Foreign Policy Chat - Shuttle Flys Home, Argentina's New Toy, & Prize Winning Images From The Arab Spring

Shuttle Discovery Flies Home

For anyone living in the Washington, DC area today, there was really only one story: Shuttle Discovery hitched a ride on the back of a 747 to make its final trip out to Dulles, in preparation for it becoming the newest edition to the Air and Space Museum. For anyone who wasn't outside on the Mall at 10am, photos of the shuttle piggy-backing through the DC skyline were plastered all over Twitter, Instagram, and Facebook. With this, the final conclusion of the US shuttle program, Americans have really given up on manned spaceflight for the near future. Some even argue that we've largely given up on space all together. For the first time ever, in 2011 China sent more rockets into orbit than the US - joining Russia in the club of nations beating America in number of space launches.  While the US government still maintains a significant financial and technological edge over any other space competitor, it's hard to look at NASA these days and get inspired.

The conservative drive for budget austerity has eroded funding for space exploration and basic research, while Democrats have been focused on solving more concrete and earth-based problems. Say what you will about the tragicomic Newt Gingrich campaign, it was pretty exciting to think about a moon colony. While many Washingtonians gazed in awe at the shuttle soaring through the sky, I was thinking about how absurd it is that this remains the pinnacle of US manned space flight. Discovery was still in active service until March of last year despite being a piece of early 1980's technology. When compared to the amazing speed at which progress is being made in medicine and computing technology, the pace of major space advances seems downright glacial. If cellular phone technology can go from non-existence all the way to the iPhone in a mere 34 years, NASA should be out there folding space rather than flying around in museum relics.

Argentina Steals A Spanish Oil Company

The President of Argentina announced her intention to nationalize YPF, the largest energy company operating in her country. This is big deal for a couple of reasons. With real global trade liberalization creeping back onto the national and international agenda, those inclined to read the tea-leaves are suggesting this move could represent reversal of momentum. YPF was originally a state-owned enterprise until it was privatized in the 1990s as markets began to open up around the globe. The Obama Administration has finally shown some stomach for challenging potential free-trade partners on the prevalence of publically held firms, so this latest development in Argentina doesn't help. The second reason this story has legs is because the YPF isn't actually owned by Argentina; the majority of shares are controlled by the Spanish company Repsol. That means that Argentina is in the midst of precipitating an international incident as they functionally appropriate billions of dollars in foreign assets with the stroke of a presidential pen. The Spanish government is taking the position that "the most appropriate response to defend national interests and Spanish interests ...is to defend the interest of Spanish companies in Argentina." Many eyes will be on those two countries as the nature of that defense becomes clearer.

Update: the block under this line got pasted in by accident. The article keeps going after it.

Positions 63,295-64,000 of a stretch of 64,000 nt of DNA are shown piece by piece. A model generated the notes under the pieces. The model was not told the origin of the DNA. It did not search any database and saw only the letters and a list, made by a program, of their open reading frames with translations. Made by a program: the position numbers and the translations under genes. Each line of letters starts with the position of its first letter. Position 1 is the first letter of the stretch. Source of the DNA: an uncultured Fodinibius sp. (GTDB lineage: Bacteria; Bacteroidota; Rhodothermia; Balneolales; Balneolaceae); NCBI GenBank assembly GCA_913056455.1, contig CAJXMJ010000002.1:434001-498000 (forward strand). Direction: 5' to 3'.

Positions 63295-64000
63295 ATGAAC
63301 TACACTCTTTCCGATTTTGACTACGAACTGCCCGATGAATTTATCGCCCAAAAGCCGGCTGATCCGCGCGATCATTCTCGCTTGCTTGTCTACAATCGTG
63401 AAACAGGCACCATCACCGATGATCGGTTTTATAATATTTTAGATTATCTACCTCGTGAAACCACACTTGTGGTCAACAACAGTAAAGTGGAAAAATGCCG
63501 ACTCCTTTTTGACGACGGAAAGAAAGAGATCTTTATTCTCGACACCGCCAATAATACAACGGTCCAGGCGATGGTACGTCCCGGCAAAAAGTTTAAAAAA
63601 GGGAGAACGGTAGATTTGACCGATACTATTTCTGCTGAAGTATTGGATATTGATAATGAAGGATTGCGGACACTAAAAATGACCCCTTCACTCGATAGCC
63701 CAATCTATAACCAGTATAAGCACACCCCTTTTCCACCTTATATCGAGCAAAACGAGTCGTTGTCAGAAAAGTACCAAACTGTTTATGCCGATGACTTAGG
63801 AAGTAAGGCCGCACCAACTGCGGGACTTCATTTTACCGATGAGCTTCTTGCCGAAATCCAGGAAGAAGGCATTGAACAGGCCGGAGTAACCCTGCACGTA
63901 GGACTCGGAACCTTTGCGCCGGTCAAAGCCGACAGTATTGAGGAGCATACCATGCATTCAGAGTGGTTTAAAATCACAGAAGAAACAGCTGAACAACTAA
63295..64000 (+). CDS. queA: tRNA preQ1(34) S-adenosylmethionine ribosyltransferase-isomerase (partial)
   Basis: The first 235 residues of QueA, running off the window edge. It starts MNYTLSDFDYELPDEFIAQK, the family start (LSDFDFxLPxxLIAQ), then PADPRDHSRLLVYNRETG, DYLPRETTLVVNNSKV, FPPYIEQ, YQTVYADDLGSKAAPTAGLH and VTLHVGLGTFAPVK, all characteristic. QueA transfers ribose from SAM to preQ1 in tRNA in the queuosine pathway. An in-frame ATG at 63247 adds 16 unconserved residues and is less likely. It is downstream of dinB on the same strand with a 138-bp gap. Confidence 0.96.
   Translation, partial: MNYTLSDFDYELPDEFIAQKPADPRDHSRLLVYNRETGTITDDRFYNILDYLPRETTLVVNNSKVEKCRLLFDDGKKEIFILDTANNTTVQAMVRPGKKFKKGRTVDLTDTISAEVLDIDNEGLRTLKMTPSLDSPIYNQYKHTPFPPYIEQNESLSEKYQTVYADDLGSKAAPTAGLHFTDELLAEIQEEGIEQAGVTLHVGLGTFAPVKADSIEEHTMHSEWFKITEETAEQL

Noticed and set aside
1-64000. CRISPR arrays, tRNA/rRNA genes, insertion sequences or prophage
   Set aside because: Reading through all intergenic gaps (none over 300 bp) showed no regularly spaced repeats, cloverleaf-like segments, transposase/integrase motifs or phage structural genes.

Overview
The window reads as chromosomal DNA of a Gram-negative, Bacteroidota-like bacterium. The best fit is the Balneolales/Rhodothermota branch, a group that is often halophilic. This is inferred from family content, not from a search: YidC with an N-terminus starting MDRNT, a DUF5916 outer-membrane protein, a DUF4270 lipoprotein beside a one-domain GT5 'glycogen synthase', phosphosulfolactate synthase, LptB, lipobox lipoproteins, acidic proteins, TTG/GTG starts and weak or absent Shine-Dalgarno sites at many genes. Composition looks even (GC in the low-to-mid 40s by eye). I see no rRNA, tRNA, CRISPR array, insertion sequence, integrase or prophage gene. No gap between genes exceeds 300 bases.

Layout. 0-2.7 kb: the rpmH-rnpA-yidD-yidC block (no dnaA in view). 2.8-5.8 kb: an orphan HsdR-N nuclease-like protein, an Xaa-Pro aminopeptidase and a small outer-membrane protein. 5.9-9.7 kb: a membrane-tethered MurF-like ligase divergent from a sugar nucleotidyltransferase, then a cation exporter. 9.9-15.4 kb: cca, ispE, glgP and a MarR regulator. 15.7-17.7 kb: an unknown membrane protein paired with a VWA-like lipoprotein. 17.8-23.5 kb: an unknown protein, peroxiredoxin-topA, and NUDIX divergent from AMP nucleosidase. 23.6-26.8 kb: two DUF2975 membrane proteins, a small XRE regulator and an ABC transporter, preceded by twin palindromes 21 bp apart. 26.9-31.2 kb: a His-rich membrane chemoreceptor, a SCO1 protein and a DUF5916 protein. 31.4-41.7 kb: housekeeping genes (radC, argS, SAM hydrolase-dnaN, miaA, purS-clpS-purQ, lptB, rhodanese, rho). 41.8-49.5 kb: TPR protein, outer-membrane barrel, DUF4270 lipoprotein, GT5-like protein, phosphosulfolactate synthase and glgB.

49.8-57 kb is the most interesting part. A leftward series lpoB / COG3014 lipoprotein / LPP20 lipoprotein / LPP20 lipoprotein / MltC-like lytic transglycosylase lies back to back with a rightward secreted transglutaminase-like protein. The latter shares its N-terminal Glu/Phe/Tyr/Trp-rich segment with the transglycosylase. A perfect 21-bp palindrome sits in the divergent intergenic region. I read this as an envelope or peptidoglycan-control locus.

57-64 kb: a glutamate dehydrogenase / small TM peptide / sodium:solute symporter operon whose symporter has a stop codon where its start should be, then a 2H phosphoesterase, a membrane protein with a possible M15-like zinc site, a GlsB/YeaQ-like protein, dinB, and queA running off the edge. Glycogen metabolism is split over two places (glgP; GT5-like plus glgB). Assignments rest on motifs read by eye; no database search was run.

Pulitzers Announced

This year's Pulitzer prizes were announced with much fanfare. Of note to FoPoChat readers should be the award for International Reporting that went to the New York Times' Jeffrey Gettleman. The Times has a round-up available here of his winning reportage covering the conflicts in East Africa.

Also, John Moore, Peter Madiarmid, and Chris Hondros were all finalists for Breaking News Photography. FP has compiled a powerful slideshow of the gorgeous, iconic images they took - courageously -- documenting the Arab Spring.